THE RELATIONSHIP between the West and Turkey has become more and more strained. In the wake of last week’s failed coup, President Erdoğan has sought to extend his autocratic ambitions, leading to increasingly insincere affirmations of friendship from NATO leaders. Turkey’s importance is not in doubt: as a ‘liberal’ democracy bordering the volatile Middle East, the country remains a strategic gateway to the Islamic world.
The West has had to set aside its discomfort with Erdoğan, a man whose interests seem increasingly unaligned with those of his allies. The suppression of Gülenists and Kurds are on his agenda; his rutting with Putin several months ago has also caused headaches for his allies.
It is a situation with a striking historical parallel. In the 10th and 11th centuries, the West’s eyes were – just as they are now – fixed on the Middle East. At that time the gateway to that region was the Byzantine Empire, an ostensibly friendly Christian state with which relations were becoming difficult. Keeping the Byzantines on side was important as the Latin West embarked on a series of Crusades to free the Holy Land from Muslim occupation. Successive Emperors knew the value of alliance with the crusaders but, like Erdoğan, their own objectives were to consolidate their power. Whether Greek Constantinople or Turkish Istanbul, the West has found dealing with the state straddling the Bosphorus a difficult task.
Successive Emperors knew the value of alliance, but, like Erdoğan, their own objectives were to consolidate their power.
Since the fall of Rome, the Byzantine Empire had regarded itself as the most civilised part of the western world, as the final bastion of the Christian Roman world, beset by the barbarians to the west, and the Muslims hordes to the east. The historian Eustathius (c. 1115-1195/6) wrote that the former, the so-called Latins, did not know a ‘civilised and cultivated way of life.’ Ignorance was willful and widespread, even among Constantinople’s educated elite, who looked to further the distinction between Byzantine civilisation and their primitive neighbours by archaising and misnaming them: the Italians were Franks, the French Celts, and the Catalans Italians.
The religious differences, too, were stark. The Byzantine’s Orthodox faith had no concept of ‘holy war,’ so Pope Urban’s (1042-1099) call to Crusade in 1095 took them by surprise; to preach war as a means to spiritual reward was unthinkable. Although rapprochement with the Latins could reap dividends in the form of military success against the Muslims, the cultural gulf that had grown only wider since the Great Schism (the break between the Catholic and Orthodox churches in 1054) was to prove near impossible to bridge.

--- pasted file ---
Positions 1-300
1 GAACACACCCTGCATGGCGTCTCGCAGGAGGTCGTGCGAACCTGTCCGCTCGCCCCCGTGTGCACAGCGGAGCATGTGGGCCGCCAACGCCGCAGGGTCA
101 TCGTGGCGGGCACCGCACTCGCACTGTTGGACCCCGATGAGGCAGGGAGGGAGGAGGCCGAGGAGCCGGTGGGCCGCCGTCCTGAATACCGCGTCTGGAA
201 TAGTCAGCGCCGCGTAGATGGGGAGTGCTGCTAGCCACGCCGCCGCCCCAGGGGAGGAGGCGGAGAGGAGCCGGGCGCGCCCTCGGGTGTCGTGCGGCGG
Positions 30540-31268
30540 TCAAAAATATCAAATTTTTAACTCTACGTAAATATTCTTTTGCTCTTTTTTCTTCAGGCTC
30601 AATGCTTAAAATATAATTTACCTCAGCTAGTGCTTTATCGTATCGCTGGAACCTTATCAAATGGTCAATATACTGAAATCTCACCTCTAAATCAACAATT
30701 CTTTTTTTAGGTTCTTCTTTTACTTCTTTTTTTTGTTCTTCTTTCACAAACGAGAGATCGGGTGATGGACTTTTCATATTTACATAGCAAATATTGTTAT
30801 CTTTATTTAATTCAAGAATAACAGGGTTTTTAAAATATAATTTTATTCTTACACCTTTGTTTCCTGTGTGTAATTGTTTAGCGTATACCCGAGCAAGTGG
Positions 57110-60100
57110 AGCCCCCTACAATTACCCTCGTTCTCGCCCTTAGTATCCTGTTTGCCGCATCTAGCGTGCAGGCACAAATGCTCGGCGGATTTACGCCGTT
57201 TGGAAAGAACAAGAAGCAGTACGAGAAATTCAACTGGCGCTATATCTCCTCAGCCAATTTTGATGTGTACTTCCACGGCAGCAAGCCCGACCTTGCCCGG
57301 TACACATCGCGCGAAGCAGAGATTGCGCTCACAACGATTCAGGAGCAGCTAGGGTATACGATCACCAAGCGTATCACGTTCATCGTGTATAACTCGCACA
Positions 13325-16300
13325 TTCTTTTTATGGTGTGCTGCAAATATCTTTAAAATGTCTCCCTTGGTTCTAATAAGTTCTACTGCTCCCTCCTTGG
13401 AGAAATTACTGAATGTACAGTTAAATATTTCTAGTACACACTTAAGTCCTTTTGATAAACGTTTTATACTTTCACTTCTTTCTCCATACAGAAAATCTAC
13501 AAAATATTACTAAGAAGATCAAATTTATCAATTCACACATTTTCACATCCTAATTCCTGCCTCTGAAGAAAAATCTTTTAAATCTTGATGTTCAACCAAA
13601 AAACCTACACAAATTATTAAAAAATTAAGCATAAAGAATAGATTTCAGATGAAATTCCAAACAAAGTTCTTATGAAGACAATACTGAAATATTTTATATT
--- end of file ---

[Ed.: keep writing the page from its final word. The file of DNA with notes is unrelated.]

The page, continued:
Under John II Komnenos (1087-1143), the Byzantines took a pragmatic approach to dealing with the Latins. Looking to assert his authority over the Crusader states of Antioch and Armenian Cilicia, John presented himself to the crusaders as sympathetic to their cause; even to the end of his life he made pains to conciliate, often offering to help drive the Muslims out of the Levant. These overtures were made chiefly with the safety of his own borders in mind. By propping up the Crusader states, John could secure a buffer between the Empire and the increasing threat from the Turks to the east.
On his western flank, he made common cause with the Holy Roman Empire, with whom he shared an enemy in the Normans of Sicily. To Constantinople, the Normans represented the worst the barbarian west had to offer; near-constant warfare between them brought the ire – and often the fear – of the Byzantines. Indeed, during the reign of John’s son, Manuel (1118-1180), there were suspicions that the Second Crusade had been launched as a ploy to keep the Empire busy while the Normans invaded Greece.
Distrust ruled proceedings, but Manuel could at times offer an apparently sympathetic hand to the Latins. Throughout his reign his objective was to reclaim lands lost to the Turks in Anatolia and to restore some credibility to an empire still identifying itself as Rome.